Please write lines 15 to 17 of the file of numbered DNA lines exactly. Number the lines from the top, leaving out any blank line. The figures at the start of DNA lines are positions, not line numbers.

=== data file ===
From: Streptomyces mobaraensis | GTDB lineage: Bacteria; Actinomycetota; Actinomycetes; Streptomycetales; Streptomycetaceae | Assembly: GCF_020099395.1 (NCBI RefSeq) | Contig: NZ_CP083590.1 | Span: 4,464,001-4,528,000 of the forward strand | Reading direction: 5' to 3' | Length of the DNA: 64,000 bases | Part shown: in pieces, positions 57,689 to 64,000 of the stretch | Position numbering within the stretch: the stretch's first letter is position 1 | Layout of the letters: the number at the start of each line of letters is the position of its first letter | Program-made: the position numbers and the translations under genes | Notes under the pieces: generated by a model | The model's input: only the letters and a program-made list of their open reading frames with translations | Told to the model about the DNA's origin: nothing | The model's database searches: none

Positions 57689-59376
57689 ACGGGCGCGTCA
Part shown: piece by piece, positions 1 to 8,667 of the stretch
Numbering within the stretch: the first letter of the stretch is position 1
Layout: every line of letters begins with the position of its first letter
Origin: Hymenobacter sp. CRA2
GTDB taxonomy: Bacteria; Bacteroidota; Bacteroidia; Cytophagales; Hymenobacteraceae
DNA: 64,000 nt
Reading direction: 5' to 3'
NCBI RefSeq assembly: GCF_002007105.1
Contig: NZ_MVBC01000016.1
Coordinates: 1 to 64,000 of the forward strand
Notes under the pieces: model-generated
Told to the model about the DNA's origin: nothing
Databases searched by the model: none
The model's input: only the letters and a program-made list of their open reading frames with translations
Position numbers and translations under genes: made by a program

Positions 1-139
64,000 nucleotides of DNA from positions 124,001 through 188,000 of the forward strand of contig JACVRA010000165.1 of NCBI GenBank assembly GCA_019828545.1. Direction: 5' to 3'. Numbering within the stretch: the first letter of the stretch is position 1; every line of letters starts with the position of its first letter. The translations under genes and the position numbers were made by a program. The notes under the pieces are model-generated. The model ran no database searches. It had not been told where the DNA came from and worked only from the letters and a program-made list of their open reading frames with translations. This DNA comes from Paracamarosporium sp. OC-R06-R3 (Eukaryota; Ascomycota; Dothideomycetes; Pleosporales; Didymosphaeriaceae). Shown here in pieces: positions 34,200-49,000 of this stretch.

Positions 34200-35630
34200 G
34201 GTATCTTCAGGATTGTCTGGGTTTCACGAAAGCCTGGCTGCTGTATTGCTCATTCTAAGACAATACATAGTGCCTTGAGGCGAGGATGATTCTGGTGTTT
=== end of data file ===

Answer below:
Told to the model about the DNA's origin: nothing
Databases searched by the model: none
The model's input: only the letters and a program-made list of their open reading frames with translations